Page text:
No, I haven't died.
Yes, I felt like I wanted to.
Something grabbed hold of me Friday and held on. I'll spare you the details, but to put it in terms internet addicts will understand, today's the first day I've checked email since Thursday.
I make a lousy sick person. I think I could best be described as a wounded bear. I want to be left alone, I growl a lot, and I tend not to smell very nice.
Poor Amy...to her credit she kept trying to get liquids in me (albeit they didn't stay in me long) and tried to encourage me to move...mostly toward the shower.
The only upside to the weekend was that I managed to sleep through both the Spurs loss Friday night and the Cowboys debacle on Sunday. I also think I lost about ten pounds.
However we missed church, missed a planned birthday event for a dear friend (which we've rescheduled for tomorrow), and I missed writing...eating...occasionally breathing. I didn't miss any sleep, I think I've slept about 80 hours over the past several days.
I'm being adventurous as I write this, stepping into the potentially dangerous world of coffee, and a granola bar...we'll see how that comes out...pardon the pun.
Anyway onto brighter subjects...
Before I departed this plane, I was off to our second "Team Moldova" meeting. It was inspiring, a little daunting and very encouraging. We've paid off our airfare costs in total and I learned I don't have pay the rest until mid December - that's a not so subtle hint that if anyone still feels an urge to contribute you can still do so via CERI or send a check made out to CERI to us.
I was a little optimistic when I said we had raised enough funds and to "hold all checks," in all honesty we have the money in our "emergency fund" to pay the freight if need be, but I wouldn't be opposed to lightening our load a little more. The email I received that inspired me to write that "hold all checks" line, was actually outlining the costs for airfare and visas, and what we have raised/contributed does total almost that exact amount.
However there's about $1500 dollars in other costs. I've already paid $600 of those, plus about $700 toward our air fare/visas....so if anyone still feels "led" the links on how to give are on the sidebar. I'm not going to belabor the point, but I might as well be truthful...I sort of goofed when I said we had raised every thing we needed. If not another dime comes in...we're still going, and to all those who have given...I still can not find the words to express our heartfelt thanks.
As to giving "stuff" we can take with us for the orphans, now estimated to be around 125 kids, this is a little dicey. There are a couple of factors at play. First off, customs agents in Moldova apparently won't allow you to bring in a suitcase full of "stuff" so things have to be packed among all the team members to look like they're for personal use...even combs, toothbrushes, etc. That means if you go to the dollar store and buy 125 combs, we'll split them between bags of our team and another team that's going...but we've decided to not to try to buy a bunch of clothes for fear they'll get confiscated. Customs agents think anything being brought into the country in quantity is destined for the thriving black market. So, we'll probably end up buying stuff in Moldova, it won't be as high of quality, but we'll be able to bring gifts that the people on the ground there say they really need. Plus, we will be bringing or buying gifts for those workers...I still need more information on that.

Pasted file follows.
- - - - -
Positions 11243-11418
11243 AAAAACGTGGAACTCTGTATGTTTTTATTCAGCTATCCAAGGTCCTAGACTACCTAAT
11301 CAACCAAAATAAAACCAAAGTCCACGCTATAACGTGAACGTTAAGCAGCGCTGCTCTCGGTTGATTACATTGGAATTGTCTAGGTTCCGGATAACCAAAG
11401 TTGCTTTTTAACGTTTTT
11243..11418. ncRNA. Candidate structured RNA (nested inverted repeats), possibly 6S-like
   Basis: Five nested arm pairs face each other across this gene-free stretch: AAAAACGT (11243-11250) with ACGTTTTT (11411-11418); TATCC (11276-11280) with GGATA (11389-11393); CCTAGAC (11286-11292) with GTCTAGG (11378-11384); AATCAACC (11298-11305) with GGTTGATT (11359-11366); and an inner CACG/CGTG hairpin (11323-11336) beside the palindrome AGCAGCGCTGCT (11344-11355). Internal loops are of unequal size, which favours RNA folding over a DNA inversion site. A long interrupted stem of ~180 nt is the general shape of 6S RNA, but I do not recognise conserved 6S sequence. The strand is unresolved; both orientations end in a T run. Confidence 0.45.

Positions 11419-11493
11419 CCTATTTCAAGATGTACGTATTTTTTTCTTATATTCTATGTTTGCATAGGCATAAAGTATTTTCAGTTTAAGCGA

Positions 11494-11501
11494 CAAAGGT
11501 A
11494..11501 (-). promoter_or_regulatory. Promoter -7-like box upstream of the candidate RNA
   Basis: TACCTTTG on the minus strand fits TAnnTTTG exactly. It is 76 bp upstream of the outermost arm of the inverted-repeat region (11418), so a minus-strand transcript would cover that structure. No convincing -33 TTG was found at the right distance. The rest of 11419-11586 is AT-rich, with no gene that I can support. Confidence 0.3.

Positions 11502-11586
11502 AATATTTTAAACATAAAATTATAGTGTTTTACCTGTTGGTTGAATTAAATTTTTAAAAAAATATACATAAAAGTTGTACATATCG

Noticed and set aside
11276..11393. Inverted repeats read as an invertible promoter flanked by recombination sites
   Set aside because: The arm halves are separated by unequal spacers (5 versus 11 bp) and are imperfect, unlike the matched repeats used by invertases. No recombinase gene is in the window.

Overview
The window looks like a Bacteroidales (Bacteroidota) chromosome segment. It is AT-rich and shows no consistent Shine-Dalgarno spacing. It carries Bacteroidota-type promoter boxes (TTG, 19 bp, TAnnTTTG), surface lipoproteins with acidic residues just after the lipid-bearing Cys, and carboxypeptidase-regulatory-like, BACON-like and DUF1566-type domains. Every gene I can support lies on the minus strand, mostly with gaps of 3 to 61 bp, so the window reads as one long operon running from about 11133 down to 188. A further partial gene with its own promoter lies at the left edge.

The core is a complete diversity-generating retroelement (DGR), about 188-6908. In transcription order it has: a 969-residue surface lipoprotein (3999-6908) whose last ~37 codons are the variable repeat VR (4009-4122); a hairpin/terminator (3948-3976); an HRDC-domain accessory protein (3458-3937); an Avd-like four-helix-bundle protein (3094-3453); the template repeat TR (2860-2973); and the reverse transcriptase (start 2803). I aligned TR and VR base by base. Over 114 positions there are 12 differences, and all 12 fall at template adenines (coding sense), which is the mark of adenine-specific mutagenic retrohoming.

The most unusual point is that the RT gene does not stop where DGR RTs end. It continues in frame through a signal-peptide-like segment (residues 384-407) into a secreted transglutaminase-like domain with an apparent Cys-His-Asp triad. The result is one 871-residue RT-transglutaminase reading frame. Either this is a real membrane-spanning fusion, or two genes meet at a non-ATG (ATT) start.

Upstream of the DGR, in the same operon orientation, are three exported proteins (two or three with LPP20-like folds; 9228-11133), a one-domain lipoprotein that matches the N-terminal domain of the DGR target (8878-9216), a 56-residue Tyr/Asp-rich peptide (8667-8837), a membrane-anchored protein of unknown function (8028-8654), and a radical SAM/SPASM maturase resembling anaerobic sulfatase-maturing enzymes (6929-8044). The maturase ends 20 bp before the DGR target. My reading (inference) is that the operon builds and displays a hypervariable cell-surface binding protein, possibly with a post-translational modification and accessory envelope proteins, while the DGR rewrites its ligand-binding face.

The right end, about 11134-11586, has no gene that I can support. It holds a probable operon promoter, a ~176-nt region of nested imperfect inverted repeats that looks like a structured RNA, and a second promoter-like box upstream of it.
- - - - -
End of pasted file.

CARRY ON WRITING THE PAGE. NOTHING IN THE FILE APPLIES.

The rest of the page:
Secondly, we want to make sure we are giving kids what they need. Toiletries are always good, but the same rules apply: first they have to be small enough that we can divvy them up in our luggage, and second there has to be enough for every kid.
These children have very little and it can be almost cutthroat if one kid feels another kid gets more. We've been warned to expect to see fist-fights on a regular basis. We don't want to contribute to that situation. Plus, and I say this in all kindness, it's not our intent to go into Moldova and "Americanize" these children by showering them with toys and gifts at Christmas. Greed runs rampant through Moldova, we hope to inspire these children in another direction.
In fact, that brings me to the "theme" of our mission: The true meaning of giving.
We'll start each day with a devotional among the team members and then one of us will lead a devotional each morning and each evening at the orphanage. I've already agreed to lead one such nighttime devotional, a reading....more likely a paraphrase of one of my favorite authors from my childhood and I suppose still, O.Henry. The story: "The Gift of the Magi."
Amy has been recruited to lead singing each morning and was pumped to learn that some of the kids know a number of familiar praise songs in Romanian. I would expect Amy to surprise some folks when we get there...but that's all I'm saying about that.
Anyway, this idea of spreading joy and perhaps spreading a small bit of wisdom about the nature of true giving seems so absolutely on target for a mission trip that I came away from our meeting truly feeling that we are in the midst of God's will.
Now that my insides are apparently out of the clutches of Satan (coffee and granola bar and staying down) I'm eager to get to work...
So now, I'm off to memorize The Gift of the Magi...and start figuring out a way to summarize it, so that I can hold 125 kids attention as my words are translated and still do justice to such a wonderful story.
Okay, suddenly my stomach isn't feeling so good...but I don't think it's the flu this time...